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What is the nature of so called Dark Matter and does it interact with regular matter except through gravity? Direct detection experiments aim to answer this question. Yet, propagating measurements (or constraints) to the fundamental theory requires bridging several scales—from target nucleus to individual nucleons to the level of quarks & gluons and beyond. In this talk I describe the methods used, assumptions made and challenges faced by the bridging of scales to address implications of measurements.

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Christopher Körber,
Workshop at LBL –
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What is LatteDB? LatteDB aims to integrate all aspects of a Lattice QCD calculation, ensuring data integrity and provenance. By offering this framework, the hope is that lattice practitioners can then spend more time thinking about science, and less about these well-understood, yet complex and time consuming, workflow challenges. LatteDB is built on top of EspressoDB and is publicly available under a BSD license. For more information, see also the LatteDB manuscript and the Django documentation. This talk presents work in progress.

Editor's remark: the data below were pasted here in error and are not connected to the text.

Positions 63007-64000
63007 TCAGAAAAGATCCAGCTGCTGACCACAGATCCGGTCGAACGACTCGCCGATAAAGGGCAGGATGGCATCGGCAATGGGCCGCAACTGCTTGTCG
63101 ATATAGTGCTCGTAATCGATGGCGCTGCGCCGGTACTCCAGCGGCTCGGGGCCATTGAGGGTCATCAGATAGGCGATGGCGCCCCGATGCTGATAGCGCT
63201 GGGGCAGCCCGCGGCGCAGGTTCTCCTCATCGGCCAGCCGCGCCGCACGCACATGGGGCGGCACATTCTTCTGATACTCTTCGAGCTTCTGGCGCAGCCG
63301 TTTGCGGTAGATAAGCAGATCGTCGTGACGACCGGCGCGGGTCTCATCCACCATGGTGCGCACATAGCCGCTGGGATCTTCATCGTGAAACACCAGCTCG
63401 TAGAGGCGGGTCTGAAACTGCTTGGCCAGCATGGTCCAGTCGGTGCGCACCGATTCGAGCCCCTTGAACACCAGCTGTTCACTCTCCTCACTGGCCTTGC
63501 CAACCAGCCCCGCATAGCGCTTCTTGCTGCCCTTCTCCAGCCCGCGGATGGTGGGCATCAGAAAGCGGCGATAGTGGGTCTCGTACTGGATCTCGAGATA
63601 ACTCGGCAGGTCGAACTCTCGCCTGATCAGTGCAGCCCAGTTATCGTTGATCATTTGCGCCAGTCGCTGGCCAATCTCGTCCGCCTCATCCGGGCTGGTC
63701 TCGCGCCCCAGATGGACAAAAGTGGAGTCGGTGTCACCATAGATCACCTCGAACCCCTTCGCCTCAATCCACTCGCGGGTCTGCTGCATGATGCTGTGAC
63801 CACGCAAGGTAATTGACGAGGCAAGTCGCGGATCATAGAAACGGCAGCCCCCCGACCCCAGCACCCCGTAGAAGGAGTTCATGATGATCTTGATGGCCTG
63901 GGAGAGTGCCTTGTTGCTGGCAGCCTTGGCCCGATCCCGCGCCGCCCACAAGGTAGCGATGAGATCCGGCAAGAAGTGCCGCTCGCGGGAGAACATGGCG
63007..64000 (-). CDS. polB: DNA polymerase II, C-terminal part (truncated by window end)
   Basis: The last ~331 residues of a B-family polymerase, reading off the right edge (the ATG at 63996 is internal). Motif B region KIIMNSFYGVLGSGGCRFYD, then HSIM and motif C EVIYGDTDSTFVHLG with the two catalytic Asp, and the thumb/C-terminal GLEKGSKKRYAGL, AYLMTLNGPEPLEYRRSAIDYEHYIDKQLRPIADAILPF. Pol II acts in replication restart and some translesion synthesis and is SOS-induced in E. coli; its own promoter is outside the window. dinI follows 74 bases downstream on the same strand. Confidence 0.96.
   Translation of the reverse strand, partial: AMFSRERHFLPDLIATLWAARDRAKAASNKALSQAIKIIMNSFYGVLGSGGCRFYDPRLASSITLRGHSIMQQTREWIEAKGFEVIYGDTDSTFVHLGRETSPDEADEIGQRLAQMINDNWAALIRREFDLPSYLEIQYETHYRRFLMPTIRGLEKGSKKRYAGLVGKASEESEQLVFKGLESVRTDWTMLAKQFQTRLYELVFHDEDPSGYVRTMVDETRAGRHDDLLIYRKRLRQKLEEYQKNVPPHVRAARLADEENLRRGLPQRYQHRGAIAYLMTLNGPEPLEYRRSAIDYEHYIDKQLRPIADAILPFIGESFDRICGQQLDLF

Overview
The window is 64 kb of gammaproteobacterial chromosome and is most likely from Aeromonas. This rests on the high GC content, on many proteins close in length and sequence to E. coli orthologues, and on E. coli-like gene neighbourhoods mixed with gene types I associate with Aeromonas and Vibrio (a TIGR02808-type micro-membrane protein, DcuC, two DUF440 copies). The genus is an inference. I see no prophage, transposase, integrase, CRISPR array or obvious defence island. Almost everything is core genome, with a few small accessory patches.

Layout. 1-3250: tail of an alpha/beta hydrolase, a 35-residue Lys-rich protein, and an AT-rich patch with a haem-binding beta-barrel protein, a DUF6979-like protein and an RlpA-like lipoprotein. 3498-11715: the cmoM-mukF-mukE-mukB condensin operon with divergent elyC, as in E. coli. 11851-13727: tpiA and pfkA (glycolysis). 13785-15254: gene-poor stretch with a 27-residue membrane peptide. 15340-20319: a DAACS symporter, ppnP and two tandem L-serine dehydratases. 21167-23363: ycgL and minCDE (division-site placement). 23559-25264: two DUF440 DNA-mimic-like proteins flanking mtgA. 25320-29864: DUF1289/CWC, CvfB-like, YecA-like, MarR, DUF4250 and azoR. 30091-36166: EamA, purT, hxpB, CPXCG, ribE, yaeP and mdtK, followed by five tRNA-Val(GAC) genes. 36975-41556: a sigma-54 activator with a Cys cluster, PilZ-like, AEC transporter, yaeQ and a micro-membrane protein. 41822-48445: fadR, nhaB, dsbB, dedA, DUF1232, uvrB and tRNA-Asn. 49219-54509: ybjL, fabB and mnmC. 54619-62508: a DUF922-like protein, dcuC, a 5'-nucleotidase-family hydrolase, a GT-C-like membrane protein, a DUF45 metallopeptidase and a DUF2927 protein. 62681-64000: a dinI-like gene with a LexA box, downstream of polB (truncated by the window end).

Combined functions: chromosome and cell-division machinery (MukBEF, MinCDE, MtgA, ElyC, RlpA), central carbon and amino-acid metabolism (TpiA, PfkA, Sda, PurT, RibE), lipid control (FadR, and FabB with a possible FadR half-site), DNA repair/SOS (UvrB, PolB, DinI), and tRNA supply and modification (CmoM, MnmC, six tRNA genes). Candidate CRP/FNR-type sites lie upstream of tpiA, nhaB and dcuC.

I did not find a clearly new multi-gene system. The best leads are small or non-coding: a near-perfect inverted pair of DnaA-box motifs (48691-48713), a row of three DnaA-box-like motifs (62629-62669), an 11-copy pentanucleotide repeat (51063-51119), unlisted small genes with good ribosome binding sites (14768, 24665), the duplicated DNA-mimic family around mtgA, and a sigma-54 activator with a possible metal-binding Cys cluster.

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Christopher Körber,
Parallel Session Talk at APS April Meeting 2019, Denver –
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Numerical simulations play an increasingly important role in modern science. In this work, we suggest using a numerical study of the famous perihelion motion of the planet Mercury (one of the prime observables supporting Einsteins General Relativity) as a test case to teach numerical simulations to high school students. The project was presented as a one day course at a student summer school. This work includes details about the development of the code (Python) for which no prior programming experience is needed, a discussion of the visualization as well as the course teaching experience. This course encourages students to develop an intuition for numerical simulations, motivates students to explore problems themselves and to critically analyze results.

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Christopher Körber,
Seminar at IKP, Jülich –